BOONE, N.C. — While it might seem a stretch to some to label a men’s basketball game in early January as a must win, the stakes facing Appalachian State on Thursday evening at the Holmes Convocation Center approached that type of critical mass against Texas-Arlington.
Already 0-2 after the first week of Sun Belt Conference play and facing the daunting stretch of a contest against one of the league’s best teams — Texas State (13-3, 2-1) — on Saturday before embarking on a three-game road swing, the last thing the struggling Mountaineers needed was a loss at home against an SBC bottom feeder.
But Appalachian (5-11 overall) failed to seize that opportunity before a sparse, announced crowd of 827, squandering a 32-28 halftime lead in its 82-72 loss to the Mavericks (5-11, 1-2).
“We played some really good teams in November and December,” ASU coach Jim Fox said. “We’re giving up 43 percent on the floor against really good teams. And now it feels like we’re giving up 70 percent from the floor. All of a sudden we can’t stop anyone.”
Led by 20 points and five assists from pint-sized, bearded point guard Brian Warren, UTA roared to an 11-0 spurt as the Mountaineers missed their first seven shots — including three lay-ins — over the first four minutes of the second half to erase the lead and go ahead 39-31.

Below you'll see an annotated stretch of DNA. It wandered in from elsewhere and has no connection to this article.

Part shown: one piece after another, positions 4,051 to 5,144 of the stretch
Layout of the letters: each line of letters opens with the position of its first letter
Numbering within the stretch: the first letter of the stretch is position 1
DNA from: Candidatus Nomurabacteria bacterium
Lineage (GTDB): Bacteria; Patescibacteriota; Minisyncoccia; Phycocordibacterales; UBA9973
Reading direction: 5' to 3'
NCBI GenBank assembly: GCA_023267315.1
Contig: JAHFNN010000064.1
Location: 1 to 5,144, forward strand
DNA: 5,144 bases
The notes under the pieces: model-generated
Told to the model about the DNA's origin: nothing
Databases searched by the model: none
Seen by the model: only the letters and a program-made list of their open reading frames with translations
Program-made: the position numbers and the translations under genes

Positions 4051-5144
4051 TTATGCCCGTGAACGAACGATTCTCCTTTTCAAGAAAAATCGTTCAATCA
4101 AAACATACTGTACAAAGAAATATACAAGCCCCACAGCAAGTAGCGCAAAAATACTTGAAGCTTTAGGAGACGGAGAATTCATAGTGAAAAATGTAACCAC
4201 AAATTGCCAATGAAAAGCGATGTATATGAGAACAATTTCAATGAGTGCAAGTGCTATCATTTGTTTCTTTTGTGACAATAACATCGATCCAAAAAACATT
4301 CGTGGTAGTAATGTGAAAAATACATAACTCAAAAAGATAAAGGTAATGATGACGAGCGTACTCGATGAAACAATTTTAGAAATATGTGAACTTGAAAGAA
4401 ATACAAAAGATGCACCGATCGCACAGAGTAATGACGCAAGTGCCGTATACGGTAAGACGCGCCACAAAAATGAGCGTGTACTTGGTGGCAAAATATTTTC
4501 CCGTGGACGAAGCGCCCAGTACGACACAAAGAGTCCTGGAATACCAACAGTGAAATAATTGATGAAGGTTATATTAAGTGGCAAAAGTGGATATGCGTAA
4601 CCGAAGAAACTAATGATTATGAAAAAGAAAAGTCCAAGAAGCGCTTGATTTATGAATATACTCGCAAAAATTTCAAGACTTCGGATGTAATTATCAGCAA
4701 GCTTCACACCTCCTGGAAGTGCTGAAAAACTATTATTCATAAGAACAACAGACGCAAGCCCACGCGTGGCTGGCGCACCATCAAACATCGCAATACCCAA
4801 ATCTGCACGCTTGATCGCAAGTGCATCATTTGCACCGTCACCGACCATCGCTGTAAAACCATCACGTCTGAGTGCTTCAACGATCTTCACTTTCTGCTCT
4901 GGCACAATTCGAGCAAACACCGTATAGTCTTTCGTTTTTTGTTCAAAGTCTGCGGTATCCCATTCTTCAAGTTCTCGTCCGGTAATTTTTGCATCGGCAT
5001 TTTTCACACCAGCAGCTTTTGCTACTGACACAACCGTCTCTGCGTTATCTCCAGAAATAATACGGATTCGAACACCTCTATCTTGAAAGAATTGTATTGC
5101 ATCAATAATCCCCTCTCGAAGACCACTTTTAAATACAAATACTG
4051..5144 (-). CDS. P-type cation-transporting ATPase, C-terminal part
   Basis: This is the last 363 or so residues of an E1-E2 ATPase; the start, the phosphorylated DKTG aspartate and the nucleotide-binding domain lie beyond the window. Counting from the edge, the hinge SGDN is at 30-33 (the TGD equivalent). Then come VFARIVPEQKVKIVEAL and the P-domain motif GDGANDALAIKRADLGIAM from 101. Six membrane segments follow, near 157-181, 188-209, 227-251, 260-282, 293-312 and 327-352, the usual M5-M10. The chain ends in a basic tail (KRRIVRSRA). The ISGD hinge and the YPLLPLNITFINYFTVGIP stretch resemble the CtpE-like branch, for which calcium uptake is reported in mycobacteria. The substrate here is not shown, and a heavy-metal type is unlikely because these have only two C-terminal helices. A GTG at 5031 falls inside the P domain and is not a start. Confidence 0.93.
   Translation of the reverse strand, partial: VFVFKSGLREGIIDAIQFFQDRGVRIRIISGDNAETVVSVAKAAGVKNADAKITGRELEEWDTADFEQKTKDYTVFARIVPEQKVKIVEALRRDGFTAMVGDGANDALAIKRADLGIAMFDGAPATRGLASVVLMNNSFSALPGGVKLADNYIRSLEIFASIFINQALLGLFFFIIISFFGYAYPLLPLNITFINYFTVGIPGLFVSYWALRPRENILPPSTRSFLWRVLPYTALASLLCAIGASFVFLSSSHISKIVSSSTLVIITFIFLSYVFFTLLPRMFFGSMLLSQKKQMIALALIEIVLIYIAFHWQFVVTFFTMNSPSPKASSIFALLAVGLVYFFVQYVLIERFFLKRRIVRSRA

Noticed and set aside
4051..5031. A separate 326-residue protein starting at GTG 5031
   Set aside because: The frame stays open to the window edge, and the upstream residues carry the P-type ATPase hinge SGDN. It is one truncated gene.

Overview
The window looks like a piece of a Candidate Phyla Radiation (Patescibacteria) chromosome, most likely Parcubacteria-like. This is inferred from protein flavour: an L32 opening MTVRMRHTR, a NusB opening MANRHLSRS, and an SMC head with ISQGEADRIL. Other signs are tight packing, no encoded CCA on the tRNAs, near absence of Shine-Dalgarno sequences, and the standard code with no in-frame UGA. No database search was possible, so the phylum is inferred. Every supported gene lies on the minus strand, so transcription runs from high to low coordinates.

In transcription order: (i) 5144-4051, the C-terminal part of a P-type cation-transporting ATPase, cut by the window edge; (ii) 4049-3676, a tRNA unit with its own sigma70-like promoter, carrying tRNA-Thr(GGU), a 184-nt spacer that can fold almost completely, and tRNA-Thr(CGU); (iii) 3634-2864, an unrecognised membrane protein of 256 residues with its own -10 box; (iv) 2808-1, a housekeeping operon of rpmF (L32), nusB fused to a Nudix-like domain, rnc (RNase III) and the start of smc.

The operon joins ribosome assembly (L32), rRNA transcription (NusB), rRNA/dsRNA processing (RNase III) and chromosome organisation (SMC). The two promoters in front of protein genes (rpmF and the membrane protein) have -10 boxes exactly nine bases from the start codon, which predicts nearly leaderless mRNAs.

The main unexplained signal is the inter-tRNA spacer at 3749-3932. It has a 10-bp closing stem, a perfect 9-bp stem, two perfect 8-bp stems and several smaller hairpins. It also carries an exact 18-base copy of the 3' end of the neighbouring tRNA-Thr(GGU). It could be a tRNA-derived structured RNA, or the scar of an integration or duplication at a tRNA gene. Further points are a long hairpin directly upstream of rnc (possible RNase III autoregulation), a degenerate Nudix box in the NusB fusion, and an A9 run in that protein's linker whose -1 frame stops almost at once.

The Mavericks — the worst-shooting team in the Sun Belt — never looked back as they nailed 7-of-9 three-pointers and sank 64.3 percent of their shots from the field in the second half. David Azore added 16 points and TiAndr Jackson-Young contributed 14 for Arlington.
Jackson drilled two key treys during that crucial second-half stretch.
Isaac Johnson and Ronshad Shabazz paced App State with 16 points each, while O’Showen Williams and Tyrell Johnson came off the bench for 13 and 12 respectively, but the Mountaineers couldn’t find enough offensive flow to stay in the game over the final 20 minutes as they shot 39.7 percent overall.
“I just feel like everybody’s got to find it in themselves to compete and get stops when we need them,” Williams said. “I just feel like we need to focus on defense right now. Offense is not really our problem right now. I feel like defense is our problem right now.”
And the defense was definitely a problem in the final 20 minutes.
“In the second half, we lost focus,” Johnson said. “Some of the guys, including myself, came out slow. We lacked energy. It’s just one game. We just have to bounce back from this.”
Fox had a bit of a different look at Appalachian’s troubles during a stretch where the team has dropped six of the past seven games.
“I don’t think it is a lack of focus, I think it is a lack of confidence. We’ve got to be mentally and physically tough.”
Fox added that the difficulties the Mountaineers are enduring are not because of a lack of work ethic.
“We don’t practice like this. We practice well. We’re not catching any breaks either. We’ve got to push through it. We’ve got to change something Our backs are against the wall, there is no doubt about it. I believe we are a good team. Unfortunately we are really struggling right now.”
David Coulson is an executive editor for the College Sports Journal, and has covered college football for over 40 years. Present in the press box during the legendary Appalachian State upset of Michigan, his extensive coverage of Appalachian State allowed him to write about the Mountaineers’ first-ever Division I title in the book
Magic on the Mountain: Appalachian State’s Amazing Journey to the 2005 NCAA I-AA Football Championship.
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